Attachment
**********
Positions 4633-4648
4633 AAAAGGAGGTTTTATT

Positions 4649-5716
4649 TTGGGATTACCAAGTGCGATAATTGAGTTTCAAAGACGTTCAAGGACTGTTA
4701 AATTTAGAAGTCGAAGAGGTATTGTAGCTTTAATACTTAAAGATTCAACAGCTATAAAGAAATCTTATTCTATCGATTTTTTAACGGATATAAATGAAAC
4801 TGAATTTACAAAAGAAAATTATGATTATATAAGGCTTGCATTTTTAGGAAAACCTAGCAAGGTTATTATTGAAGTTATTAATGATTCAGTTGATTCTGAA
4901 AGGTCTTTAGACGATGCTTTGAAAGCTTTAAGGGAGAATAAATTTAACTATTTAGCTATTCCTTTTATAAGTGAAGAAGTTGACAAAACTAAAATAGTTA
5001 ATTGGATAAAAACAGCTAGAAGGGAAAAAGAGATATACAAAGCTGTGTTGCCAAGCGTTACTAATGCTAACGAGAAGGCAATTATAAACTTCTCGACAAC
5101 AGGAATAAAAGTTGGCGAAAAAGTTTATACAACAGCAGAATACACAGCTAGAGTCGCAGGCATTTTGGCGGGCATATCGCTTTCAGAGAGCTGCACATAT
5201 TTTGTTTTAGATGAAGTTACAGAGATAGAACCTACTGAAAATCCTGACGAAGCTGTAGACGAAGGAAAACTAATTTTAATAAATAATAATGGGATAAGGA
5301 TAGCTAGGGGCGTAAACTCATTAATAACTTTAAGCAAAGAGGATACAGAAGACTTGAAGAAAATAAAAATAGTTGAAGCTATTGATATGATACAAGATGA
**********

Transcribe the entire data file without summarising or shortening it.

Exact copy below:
Positions 4633-4648
4633 AAAAGGAGGTTTTATT

Positions 4649-5716
4649 TTGGGATTACCAAGTGCGATAATTGAGTTTCAAAGACGTTCAAGGACTGTTA
4701 AATTTAGAAGTCGAAGAGGTATTGTAGCTTTAATACTTAAAGATTCAACAGCTATAAAGAAATCTTATTCTATCGATTTTTTAACGGATATAAATGAAAC
4801 TGAATTTACAAAAGAAAATTATGATTATATAAGGCTTGCATTTTTAGGAAAACCTAGCAAGGTTATTATTGAAGTTATTAATGATTCAGTTGATTCTGAA
4901 AGGTCTTTAGACGATGCTTTGAAAGCTTTAAGGGAGAATAAATTTAACTATTTAGCTATTCCTTTTATAAGTGAAGAAGTTGACAAAACTAAAATAGTTA
5001 ATTGGATAAAAACAGCTAGAAGGGAAAAAGAGATATACAAAGCTGTGTTGCCAAGCGTTACTAATGCTAACGAGAAGGCAATTATAAACTTCTCGACAAC
5101 AGGAATAAAAGTTGGCGAAAAAGTTTATACAACAGCAGAATACACAGCTAGAGTCGCAGGCATTTTGGCGGGCATATCGCTTTCAGAGAGCTGCACATAT
5201 TTTGTTTTAGATGAAGTTACAGAGATAGAACCTACTGAAAATCCTGACGAAGCTGTAGACGAAGGAAAACTAATTTTAATAAATAATAATGGGATAAGGA
5301 TAGCTAGGGGCGTAAACTCATTAATAACTTTAAGCAAAGAGGATACAGAAGACTTGAAGAAAATAAAAATAGTTGAAGCTATTGATATGATACAAGATGA